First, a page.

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Presidential Election Will Affect NYC's Financial Outlook, De Blasio Says

By Jeff Mays | January 22, 2016 12:12pm
 The upcoming presidential elections will have a major effect on the financial outlook of the largest city in the country, said Mayor Bill de Blasio.
The upcoming presidential elections will have a major effect on the financial outlook of the largest city in the country, said Mayor Bill de Blasio.
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Demetrius Freeman/Mayoral Photography Office

CITY HALL — The upcoming presidential elections will have a major impact on the financial outlook of the largest city in the country, Mayor Bill de Blasio said.

Referencing financially troubled city agencies such as the New York City Housing Authority and NYC Health and Hospitals — which both rely on federal money — de Blasio said their outlook depends on who is elected president later this year.

"It’s too early to tell the outcome, but we all know we could have a president in the White House who wants to make investments in healthcare, in affordable housing, in mass transit, in infrastructure in a way that has not been done previously or wasn’t reachable previously," de Blasio said in presenting his preliminary budget Thursday at City Hall. "We all know we may have a new Senate and a new Senate majority leader."

That's one of the reasons de Blasio announced plans last spring to attempt to influence the presidential election with the formation of a group of progressive politicians and leaders around the country called the Progressive Agenda Committee.

The group wanted to make income inequality, and all the issues surrounding it — such as a $15 minimum wage and paid sick leave — a major topic of conversation in the election.

The mayor even declined to endorse his former boss, Democratic presidential candidate Hillary Clinton, until he heard a "progressive vision" from her.

De Blasio traveled to Nebraska, Iowa and Wisconsin to speak about the issue and also joined with mayors around the country to successfully push for a renewed federal investment in transportation infrastructure.

"This is why I’ve been doing what I’ve been doing for the last two years, trying to have some impact with my colleague mayors in particular on the entire national discussion on what the federal government should invest in," the mayor said.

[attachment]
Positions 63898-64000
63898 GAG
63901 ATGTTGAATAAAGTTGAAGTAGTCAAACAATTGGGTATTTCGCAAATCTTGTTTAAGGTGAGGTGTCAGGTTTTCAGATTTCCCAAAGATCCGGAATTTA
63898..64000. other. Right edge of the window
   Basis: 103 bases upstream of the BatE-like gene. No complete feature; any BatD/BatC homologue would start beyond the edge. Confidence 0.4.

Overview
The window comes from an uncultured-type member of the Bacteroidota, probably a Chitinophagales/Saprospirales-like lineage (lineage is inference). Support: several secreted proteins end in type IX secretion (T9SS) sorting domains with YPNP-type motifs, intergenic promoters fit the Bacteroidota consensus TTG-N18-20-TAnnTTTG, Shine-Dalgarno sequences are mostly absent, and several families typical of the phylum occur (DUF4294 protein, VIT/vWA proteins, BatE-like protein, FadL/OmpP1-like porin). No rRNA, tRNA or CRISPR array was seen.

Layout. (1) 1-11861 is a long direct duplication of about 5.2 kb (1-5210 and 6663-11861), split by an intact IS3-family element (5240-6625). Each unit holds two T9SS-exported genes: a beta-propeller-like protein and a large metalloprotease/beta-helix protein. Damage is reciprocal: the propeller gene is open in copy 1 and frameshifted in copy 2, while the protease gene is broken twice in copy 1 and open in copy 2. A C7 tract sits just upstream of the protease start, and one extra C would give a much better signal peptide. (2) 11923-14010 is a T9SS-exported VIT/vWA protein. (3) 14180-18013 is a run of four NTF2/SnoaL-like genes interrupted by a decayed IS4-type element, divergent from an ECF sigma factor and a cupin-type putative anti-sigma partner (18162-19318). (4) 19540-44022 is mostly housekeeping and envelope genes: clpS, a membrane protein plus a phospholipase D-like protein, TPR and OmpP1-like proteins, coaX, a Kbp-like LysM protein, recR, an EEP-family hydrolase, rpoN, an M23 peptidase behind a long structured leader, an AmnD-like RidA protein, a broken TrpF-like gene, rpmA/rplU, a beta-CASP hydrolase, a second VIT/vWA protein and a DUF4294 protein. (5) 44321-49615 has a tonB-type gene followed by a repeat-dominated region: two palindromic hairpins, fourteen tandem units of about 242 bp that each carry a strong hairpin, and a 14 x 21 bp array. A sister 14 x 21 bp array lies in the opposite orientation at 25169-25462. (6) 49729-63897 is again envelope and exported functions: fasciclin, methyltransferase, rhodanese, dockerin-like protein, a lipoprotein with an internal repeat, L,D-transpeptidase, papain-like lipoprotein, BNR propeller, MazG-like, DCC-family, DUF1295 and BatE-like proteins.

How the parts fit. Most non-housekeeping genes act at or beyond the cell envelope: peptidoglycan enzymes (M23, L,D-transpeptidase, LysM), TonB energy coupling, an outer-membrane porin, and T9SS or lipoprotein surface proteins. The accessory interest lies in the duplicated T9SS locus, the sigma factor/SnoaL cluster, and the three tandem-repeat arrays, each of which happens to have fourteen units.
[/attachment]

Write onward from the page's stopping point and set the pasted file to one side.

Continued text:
NYCHA has billions of dollars in unmet capital needs, largely due to reduced federal funding over the years.

In his preliminary fiscal year 2017 budget, de Blasio included $337 million to help prop up NYC Health and Hospitals by paying for its malpractice insurance and debt service on its bonds.

The agency, which oversees 11 city hospitals with mostly indigent patients, is suffering because of reduced Medicaid reimbursement rates, de Blasio said.

"If we got some important changes on healthcare, it could make a big impact on Health and Hospitals. If we got support for affordable housing, it could make a very big impact on that $17 billion dollars in capital needs at the housing authority," de Blasio said.

"So, that to me is the biggest X factor. It’s not what more could happen with the city budget or the state budget — the big X factor for the people of New York City is what could change on the federal level," he continued.

De Blasio's efforts to affect national level issues hit a speed bump when no candidates committed to the presidential forum planned by the Progressive Agenda Committee. The mayor eventually endorsed Clinton and has since trumpeted her as the candidate whose policy stances will be most favorable to cities like New York.

A higher minimum wage and paid sick leave have become topics of debate leading up to the presidential primaries.

Maria Doulis, vice president of the Citizens Budget Commission, said some federal budget realities aren't going to change regardless of who's elected president.

"Is NYCHA ever going to be funded the way it was in yesteryear? No. There's a sense that this is the new normal," Doulis said. "The best approach is to hope for the best but don't count on it in the budget."

The city is not depending on the outcome of the election to set its budget priorities, the mayor said.

"You don’t see me saying, here’s the budget, it assumes Hillary Clinton is president and Chuck Schumer is the Senate majority leader, right?" de Blasio said. "We’re not also assuming the opposite. This budget is sort of neutral on the question of where Washington will go."